1. Flys. Damn it hit me 5 minutes later

  5. I’d like to be the Robot Czar, provided that all robots would henceforth be programmed to obey me like a metal god.

    1. Impossible. Rob Halford is the Metal God.

    2. Can we call you “Bender”?

      1. Only if he demands they bite his shiny metal ass, right?

  6. I’m waiting for the Federal Sex Bureau.

  7. I got a message on my audio – of all places – blog from “Kizone Kaprow”

    Is this Mary?
    Google Plus

    1. It’s the robot that took over for Mary, after she was assimilated.

    2. There was informed speculation that, yes, yes it is.

    3. I think that’s the general consensus. If it’s not, it’s some other butthurt asshole who posts idiotic youtube videos disparaging reason and the commentariat.

    4. It’s her. She chases us all down. I had to turn off commenting on my blogs because she kept spamming the comments.

      1. thx all – I’ve turned on moderation… not that I needed it before.

        1. Hellbanning is probably the only reasonable mechanism.

  8. 1. A robot may only injure a human being or, through inaction, allow a human being to come to harm if determined ‘socially beneficial’ by the Federal Government.
    2. A robot must obey the orders given to it by federal employees, except where such orders would conflict with the First Law as determined by said employees’ superiors.
    3. A robot must protect its own existence as long as such protection does not conflict with the First or Second Law or the actions of the Federal Government.

    Sound about right?

    1. 1. A robot may only must injure a human being or, through inaction, allow harm a human being to come to harm if when so doing is determined ‘socially beneficial’ by the Federal Government.

  9. University of Washington law professor Ryan Calo offers over at the Brookings Institution the modest proposal that the Feds create a Robotics Commission to oversee developments in that field.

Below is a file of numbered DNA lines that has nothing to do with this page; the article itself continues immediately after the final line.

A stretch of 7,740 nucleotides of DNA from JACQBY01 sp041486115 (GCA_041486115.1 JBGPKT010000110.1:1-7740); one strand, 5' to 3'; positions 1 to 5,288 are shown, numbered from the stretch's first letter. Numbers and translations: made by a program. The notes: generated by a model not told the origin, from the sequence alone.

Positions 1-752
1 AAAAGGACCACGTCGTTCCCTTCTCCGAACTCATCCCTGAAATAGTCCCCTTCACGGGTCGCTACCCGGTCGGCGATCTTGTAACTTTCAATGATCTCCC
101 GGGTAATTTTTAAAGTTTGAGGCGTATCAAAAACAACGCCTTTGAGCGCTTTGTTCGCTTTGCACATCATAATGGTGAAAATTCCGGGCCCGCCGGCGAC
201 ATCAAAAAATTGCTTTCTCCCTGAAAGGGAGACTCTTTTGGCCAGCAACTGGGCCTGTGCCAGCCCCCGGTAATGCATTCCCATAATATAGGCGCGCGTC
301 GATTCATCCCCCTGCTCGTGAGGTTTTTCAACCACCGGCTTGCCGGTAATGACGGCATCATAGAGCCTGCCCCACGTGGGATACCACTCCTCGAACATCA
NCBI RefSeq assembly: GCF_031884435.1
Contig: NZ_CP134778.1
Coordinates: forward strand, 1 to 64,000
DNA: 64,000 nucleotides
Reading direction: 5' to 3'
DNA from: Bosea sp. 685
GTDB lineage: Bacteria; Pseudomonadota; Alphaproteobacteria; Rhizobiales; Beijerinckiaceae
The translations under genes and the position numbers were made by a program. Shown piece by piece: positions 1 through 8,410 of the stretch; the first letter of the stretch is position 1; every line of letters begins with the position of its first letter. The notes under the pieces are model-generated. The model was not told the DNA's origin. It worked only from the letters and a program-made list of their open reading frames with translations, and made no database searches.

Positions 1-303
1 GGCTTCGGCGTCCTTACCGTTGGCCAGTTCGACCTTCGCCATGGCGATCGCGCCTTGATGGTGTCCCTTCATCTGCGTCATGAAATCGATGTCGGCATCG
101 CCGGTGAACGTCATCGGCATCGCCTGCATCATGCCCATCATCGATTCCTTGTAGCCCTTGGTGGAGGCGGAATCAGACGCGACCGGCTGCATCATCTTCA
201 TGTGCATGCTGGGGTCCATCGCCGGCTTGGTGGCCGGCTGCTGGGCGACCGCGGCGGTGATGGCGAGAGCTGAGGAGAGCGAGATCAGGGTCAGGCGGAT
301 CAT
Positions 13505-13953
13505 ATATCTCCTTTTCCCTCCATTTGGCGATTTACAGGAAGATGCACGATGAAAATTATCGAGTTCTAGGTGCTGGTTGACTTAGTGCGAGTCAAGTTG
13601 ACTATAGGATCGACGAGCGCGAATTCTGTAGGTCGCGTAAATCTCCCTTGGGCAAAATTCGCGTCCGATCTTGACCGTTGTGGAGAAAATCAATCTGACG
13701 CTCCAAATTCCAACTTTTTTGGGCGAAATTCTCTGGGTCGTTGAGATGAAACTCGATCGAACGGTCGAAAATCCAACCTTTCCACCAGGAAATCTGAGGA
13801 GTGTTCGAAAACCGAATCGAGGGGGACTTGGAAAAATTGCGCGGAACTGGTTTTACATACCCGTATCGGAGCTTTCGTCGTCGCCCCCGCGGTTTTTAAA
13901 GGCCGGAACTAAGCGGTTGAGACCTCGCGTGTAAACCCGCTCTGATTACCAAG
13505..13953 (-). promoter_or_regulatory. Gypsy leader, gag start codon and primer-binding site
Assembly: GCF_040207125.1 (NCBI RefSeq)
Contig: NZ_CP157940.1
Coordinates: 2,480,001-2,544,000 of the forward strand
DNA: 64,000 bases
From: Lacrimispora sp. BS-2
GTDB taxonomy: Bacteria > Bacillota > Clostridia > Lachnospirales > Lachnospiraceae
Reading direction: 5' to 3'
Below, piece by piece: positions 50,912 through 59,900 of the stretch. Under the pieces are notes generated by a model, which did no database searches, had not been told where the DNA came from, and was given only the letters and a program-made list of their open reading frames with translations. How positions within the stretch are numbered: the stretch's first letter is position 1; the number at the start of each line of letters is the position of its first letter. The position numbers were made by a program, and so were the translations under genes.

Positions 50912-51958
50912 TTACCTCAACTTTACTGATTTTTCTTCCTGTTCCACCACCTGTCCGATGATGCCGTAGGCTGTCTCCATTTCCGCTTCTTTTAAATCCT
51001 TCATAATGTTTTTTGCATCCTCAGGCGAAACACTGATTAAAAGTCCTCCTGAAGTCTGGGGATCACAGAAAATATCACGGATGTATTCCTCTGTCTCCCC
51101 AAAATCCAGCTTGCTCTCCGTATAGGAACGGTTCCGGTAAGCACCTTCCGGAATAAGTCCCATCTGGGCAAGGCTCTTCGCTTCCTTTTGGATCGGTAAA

The first product from their development bureau will be called the Trabantonic, an all-purpose robot for the people made of pressed used diapers and run by 2-cycle petrol motors.

  10. However, bureaucratic precedents suggest that Calo’s good intentions regarding such advisory agencies are likely to be subverted as the commissioners over time seek to expand their budgets and power.

    We’re so far ahead of the learning curve regarding regulatory capture and the total worthlessness of government programs and bureaus that I can seriously question the “good intentions” behind proposals from little red Marxians like professor Calo’s.

    1. I have to agree with this. Calo seems to be suspicious that people are innovating and creating without proper classification an direction.

      Calo sees chaos in the development in robotics, and he believes that a federal commission will dampen that.

  11. Calo rejects the notion that the new commision should be some kind of enforcement agency…

    If it’s a federal agency, it will have a well-armed enforcement contingent.

    1. Kyle Reese was a bureaucrat? It all makes sense now!

  12. Ultimately, I fear that a Federal Robotics Commission would do for robots and artificial intelligence what the Nuclear Regulatory Commission has done for nuclear power.

    Or what NASA’s done for space exploration. The parallel may be even more direct considering NASA started out as an advisory agency (NACA; Natonal Advisory Committee for Aeronautics).